For example, I was once involved in one such case shortly after 9/11. A diligent tour boat captain in Miami, Florida, anonymously reported the suspicious actions of a passenger. That passenger took pictures of the Port of Miami and asked how closely a jet ski could approach the port before being apprehended by law enforcement that provided security in the area.

This simple tip resulted in a multi-agency investigation and a subsequent counter-terrorism arrest. That individual attempted to purchase explosives specifically to bomb the Port of Miami about a month after the tour boat operator called in the suspicious behavior.

Reporting Information Also Alerts Law Enforcement to New Potential Threats

If an individual is not already on law enforcement’s radar as a potential threat, reporting suspicious behavior may alert law enforcement personnel of a new potential threat. When this situation occurs and depending on the severity of the threats, law enforcement often shares inter-agency intelligence and information with other agencies.

A good example of this cooperation involves the different intelligence fusion centers that exist throughout the United States. Law enforcement officers from local, state and federal agencies work together through the Nationwide Suspicious Activity Reporting Initiative (also known as NSI).

The NSI places tips on suspicious behavior on a national platform and reduces the limitations that commonly occur due to jurisdictional boundaries. For example, a tip made from someone in Atlanta may be correlated with intelligence gathered in another jurisdiction or state, which could thwart a potential domestic terrorism incident.

Another reason someone may be apprehensive about making a report of suspicious actions or statements is out of concern for retaliation. However, tips can be made anonymously, and someone may provide law enforcement with information about suspicious behavior without leaving any contact information. While it is more advantageous for law enforcement for a tipster to provide contact information so that follow-up questions may be asked, citizens are welcome to provide anonymous tips.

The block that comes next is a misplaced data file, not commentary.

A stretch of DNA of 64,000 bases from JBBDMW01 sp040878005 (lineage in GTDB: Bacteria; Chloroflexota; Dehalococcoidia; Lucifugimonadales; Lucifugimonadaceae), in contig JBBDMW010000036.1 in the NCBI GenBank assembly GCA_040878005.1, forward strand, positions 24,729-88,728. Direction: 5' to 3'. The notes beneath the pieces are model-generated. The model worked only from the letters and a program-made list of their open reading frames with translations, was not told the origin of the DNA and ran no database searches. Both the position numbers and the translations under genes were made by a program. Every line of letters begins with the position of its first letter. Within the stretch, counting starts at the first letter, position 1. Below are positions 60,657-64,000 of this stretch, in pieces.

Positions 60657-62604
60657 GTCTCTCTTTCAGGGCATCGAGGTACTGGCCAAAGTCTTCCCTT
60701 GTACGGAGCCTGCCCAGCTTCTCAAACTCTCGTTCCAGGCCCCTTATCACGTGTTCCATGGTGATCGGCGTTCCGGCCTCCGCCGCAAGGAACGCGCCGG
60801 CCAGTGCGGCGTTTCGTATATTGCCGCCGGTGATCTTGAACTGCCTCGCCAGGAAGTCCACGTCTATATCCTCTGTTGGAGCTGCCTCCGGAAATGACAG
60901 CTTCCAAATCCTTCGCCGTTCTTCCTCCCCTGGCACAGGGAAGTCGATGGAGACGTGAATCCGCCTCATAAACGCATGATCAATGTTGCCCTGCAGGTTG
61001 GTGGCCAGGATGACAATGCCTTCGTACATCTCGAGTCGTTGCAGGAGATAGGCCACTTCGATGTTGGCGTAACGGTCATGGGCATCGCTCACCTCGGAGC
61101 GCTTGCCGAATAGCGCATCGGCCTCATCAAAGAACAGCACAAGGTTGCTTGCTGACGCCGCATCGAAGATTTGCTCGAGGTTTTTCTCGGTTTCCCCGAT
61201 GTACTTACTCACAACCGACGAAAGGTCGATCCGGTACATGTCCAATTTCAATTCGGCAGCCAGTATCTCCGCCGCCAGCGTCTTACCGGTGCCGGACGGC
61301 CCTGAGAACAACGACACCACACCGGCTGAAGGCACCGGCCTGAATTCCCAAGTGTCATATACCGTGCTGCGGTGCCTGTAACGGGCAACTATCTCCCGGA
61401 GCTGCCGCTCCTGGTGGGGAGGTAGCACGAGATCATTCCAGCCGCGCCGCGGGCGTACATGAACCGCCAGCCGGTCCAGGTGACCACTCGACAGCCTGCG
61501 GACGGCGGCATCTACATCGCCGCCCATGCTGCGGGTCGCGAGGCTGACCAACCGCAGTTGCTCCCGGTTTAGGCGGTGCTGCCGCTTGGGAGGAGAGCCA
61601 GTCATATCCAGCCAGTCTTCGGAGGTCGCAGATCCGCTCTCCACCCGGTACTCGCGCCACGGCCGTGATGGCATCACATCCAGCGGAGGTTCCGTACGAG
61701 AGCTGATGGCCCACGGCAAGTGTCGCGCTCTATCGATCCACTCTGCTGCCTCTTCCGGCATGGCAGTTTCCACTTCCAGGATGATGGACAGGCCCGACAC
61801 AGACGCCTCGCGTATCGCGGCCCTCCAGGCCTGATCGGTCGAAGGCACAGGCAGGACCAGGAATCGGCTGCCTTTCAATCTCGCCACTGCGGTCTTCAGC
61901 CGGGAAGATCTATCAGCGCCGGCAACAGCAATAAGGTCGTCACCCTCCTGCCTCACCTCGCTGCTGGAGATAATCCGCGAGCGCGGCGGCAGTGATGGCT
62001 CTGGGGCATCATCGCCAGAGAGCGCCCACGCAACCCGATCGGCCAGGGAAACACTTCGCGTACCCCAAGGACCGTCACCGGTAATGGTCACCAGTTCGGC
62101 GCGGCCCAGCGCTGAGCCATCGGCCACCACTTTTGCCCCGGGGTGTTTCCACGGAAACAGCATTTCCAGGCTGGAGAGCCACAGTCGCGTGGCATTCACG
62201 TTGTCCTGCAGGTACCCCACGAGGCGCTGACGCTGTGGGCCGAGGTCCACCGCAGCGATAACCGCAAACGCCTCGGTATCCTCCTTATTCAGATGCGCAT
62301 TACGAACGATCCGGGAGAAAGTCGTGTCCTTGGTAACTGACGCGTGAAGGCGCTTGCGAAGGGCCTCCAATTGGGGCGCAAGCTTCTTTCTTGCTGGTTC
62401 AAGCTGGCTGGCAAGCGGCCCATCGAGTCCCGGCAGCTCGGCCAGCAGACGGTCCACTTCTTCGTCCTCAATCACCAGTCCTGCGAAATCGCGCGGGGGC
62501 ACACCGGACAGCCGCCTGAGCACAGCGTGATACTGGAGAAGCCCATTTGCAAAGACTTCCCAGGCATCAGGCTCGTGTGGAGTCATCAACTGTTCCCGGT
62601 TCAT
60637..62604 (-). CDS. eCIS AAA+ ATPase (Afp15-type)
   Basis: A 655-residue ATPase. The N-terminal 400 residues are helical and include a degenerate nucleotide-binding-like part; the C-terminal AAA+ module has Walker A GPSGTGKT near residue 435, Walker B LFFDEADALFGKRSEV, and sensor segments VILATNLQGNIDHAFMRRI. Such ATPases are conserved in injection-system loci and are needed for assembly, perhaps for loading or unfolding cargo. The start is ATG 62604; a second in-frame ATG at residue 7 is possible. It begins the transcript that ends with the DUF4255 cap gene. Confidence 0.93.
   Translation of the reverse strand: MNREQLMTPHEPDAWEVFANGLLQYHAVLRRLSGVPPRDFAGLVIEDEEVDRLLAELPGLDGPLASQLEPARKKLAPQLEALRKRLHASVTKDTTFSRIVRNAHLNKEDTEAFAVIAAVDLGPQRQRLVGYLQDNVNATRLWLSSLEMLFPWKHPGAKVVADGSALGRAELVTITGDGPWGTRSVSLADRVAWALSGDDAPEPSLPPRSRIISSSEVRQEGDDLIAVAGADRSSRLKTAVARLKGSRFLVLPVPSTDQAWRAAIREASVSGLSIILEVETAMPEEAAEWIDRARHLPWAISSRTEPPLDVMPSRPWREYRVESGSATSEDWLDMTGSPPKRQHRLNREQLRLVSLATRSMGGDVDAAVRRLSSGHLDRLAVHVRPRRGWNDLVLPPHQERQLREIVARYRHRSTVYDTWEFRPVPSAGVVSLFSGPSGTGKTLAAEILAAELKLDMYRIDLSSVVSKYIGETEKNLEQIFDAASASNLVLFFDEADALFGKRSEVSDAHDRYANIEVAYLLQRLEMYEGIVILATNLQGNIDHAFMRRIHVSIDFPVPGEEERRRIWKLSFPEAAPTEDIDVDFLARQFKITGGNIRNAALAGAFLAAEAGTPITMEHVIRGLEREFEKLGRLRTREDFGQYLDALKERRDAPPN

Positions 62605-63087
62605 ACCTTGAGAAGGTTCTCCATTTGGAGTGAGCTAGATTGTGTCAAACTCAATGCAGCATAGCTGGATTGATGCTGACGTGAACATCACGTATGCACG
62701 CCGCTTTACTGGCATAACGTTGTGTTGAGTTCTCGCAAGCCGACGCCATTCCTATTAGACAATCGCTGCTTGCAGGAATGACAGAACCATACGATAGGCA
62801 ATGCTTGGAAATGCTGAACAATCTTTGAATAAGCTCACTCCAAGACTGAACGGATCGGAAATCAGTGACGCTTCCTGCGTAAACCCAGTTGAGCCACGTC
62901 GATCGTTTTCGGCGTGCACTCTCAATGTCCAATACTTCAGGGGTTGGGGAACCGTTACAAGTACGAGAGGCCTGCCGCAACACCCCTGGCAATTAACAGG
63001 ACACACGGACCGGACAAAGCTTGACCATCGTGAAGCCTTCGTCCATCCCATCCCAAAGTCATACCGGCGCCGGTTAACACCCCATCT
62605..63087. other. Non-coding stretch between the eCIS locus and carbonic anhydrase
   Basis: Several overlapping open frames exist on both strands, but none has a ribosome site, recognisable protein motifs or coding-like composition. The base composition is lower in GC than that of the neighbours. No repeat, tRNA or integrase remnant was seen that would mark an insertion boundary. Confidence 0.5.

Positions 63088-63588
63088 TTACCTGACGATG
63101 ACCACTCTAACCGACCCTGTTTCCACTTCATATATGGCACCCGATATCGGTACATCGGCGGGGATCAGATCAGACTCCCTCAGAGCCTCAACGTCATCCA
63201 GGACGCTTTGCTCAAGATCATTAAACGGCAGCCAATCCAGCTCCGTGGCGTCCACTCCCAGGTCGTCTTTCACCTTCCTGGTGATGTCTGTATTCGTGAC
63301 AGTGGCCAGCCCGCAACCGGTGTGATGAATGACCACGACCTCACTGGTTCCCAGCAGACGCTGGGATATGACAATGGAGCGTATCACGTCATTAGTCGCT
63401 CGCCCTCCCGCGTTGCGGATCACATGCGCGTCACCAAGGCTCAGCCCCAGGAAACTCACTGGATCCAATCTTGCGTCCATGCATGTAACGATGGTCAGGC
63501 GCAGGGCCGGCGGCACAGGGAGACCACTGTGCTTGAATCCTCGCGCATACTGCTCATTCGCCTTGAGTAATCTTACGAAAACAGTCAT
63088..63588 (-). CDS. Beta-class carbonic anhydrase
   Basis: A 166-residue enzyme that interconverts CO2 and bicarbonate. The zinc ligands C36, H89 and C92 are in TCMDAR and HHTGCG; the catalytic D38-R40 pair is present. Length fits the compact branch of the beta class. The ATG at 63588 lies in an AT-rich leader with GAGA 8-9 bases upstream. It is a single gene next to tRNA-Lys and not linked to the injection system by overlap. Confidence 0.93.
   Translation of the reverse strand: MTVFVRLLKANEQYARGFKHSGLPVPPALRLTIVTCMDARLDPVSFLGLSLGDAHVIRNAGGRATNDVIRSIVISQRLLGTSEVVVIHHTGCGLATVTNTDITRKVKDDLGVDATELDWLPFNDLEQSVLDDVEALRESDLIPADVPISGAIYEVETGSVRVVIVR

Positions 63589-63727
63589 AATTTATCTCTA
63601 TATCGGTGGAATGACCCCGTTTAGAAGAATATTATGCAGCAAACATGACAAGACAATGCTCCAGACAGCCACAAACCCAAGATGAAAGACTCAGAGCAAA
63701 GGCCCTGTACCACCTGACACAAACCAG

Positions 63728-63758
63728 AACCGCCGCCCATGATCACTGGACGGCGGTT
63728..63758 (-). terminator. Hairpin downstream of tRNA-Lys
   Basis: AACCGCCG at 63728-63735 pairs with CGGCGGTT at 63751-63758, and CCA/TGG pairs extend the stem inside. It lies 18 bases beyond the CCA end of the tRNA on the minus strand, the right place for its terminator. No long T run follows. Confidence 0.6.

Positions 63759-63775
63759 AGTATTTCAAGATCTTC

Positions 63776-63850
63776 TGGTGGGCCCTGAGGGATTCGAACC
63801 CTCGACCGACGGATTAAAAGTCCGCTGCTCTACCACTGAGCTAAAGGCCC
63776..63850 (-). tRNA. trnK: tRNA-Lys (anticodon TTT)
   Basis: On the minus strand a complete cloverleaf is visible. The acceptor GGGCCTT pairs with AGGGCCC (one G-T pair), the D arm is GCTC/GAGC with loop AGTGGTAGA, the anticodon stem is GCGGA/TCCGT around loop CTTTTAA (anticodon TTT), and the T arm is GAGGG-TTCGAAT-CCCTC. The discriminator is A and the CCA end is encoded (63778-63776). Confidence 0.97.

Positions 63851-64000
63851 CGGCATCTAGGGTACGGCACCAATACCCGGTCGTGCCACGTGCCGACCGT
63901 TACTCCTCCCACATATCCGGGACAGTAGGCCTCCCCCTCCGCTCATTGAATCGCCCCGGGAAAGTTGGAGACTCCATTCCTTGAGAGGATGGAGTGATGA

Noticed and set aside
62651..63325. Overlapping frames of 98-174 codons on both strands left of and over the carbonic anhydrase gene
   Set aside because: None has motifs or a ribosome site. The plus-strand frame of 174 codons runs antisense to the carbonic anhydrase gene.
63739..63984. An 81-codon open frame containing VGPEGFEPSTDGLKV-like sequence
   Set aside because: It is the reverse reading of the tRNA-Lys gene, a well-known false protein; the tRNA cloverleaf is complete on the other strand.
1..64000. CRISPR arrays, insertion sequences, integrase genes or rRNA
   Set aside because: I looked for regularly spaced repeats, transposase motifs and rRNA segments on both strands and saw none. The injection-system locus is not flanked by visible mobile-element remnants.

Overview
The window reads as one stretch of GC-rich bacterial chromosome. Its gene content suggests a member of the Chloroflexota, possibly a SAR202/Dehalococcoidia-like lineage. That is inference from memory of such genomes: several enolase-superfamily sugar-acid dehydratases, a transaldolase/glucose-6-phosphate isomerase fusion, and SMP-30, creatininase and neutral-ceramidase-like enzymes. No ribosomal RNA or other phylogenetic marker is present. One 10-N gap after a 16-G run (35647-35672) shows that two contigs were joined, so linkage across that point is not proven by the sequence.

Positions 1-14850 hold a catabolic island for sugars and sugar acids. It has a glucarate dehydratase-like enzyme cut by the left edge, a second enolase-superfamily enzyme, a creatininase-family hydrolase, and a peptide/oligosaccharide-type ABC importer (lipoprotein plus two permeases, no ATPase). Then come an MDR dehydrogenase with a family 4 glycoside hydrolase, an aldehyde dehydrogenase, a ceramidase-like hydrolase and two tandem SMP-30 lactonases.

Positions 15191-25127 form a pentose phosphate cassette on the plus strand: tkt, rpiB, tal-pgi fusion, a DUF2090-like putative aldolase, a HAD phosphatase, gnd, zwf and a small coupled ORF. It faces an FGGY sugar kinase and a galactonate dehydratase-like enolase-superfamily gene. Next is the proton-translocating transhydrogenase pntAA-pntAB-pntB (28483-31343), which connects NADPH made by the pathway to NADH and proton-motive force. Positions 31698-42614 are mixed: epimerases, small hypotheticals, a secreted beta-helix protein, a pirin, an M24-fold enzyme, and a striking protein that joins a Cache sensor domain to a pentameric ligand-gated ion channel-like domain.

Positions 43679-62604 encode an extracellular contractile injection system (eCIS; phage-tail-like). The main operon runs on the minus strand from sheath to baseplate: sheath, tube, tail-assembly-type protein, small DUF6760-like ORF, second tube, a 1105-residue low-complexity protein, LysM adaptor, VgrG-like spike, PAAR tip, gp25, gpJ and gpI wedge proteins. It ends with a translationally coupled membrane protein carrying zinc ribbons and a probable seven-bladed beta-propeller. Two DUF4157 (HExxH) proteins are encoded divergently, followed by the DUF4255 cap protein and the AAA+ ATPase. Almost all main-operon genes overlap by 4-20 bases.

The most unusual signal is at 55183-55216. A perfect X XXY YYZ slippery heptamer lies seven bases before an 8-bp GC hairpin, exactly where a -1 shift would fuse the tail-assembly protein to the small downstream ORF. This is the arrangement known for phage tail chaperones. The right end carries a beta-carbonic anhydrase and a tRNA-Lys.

A third reason that citizens may be apprehensive to report suspicious statements or actions is because they are not sure where to make the report. There are different options for citizens who wish to provide information that may potentially prevent a tragedy.

One option is to contact local law enforcement. They can take the report and share information with other key stakeholders to prevent a mass casualty incident.

Another option is to call Crime Stoppers or the FBI. Citizens, especially those who wish to remain anonymous, can contact their local Crime Stoppers hotline. Tips can also be reported on the national Crime Stoppers hotline at 1-800-222-TIPS. Tips regarding criminal or suspected terror activity can be reported to the FBI online.

It is everyone’s responsibility to take an active role in reducing the risk of mass casualty tragedies by reporting suspicious behavior. As a result, everyone should remain diligent in reporting observations or statements overheard by family members or associates, which may make a vital difference in preventing a tragedy.

About the Author 

Dr. Jarrod Sadulski will be speaking at the International Human Trafficking & Social Justice Conference at the University of Toledo on the topic of human trafficking in September 2019 and will be sharing some of his research on human trafficking in Central America. Dr. Sadulski will also be speaking at the Southern Criminal Justice Association’s Annual Conference in Nashville, Tennessee in September of 2019 and will be traveling to Central and South America to further his research in the fall. In addition to domestic speaking engagements, Dr. Sadulski has spoken in Europe and Central America on topics associated with human trafficking, narcotics trafficking, and police responses to domestic terrorism. Dr. Sadulski has over twenty years of experience in the field of homeland security and law enforcement. He has been a faculty member with American Military University since 2011.